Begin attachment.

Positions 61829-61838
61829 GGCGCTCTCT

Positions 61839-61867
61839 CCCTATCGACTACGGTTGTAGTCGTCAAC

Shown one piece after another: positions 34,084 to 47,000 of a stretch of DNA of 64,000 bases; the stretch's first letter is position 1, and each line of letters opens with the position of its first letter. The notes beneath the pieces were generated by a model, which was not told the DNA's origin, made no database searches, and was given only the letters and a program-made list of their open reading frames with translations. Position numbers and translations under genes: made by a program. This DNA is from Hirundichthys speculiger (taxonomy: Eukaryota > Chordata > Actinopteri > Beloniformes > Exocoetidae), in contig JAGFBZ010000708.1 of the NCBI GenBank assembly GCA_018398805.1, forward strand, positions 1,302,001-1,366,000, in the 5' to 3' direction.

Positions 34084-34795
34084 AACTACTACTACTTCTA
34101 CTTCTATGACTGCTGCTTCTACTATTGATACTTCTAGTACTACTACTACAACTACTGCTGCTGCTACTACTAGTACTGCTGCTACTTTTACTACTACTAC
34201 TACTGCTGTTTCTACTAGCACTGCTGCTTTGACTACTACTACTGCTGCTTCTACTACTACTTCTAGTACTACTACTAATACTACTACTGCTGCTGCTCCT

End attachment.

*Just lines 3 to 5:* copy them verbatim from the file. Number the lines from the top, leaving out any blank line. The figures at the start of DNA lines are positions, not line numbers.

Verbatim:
Positions 61839-61867
61839 CCCTATCGACTACGGTTGTAGTCGTCAAC

Shown one piece after another: positions 34,084 to 47,000 of a stretch of DNA of 64,000 bases; the stretch's first letter is position 1, and each line of letters opens with the position of its first letter. The notes beneath the pieces were generated by a model, which was not told the DNA's origin, made no database searches, and was given only the letters and a program-made list of their open reading frames with translations. Position numbers and translations under genes: made by a program. This DNA is from Hirundichthys speculiger (taxonomy: Eukaryota > Chordata > Actinopteri > Beloniformes > Exocoetidae), in contig JAGFBZ010000708.1 of the NCBI GenBank assembly GCA_018398805.1, forward strand, positions 1,302,001-1,366,000, in the 5' to 3' direction.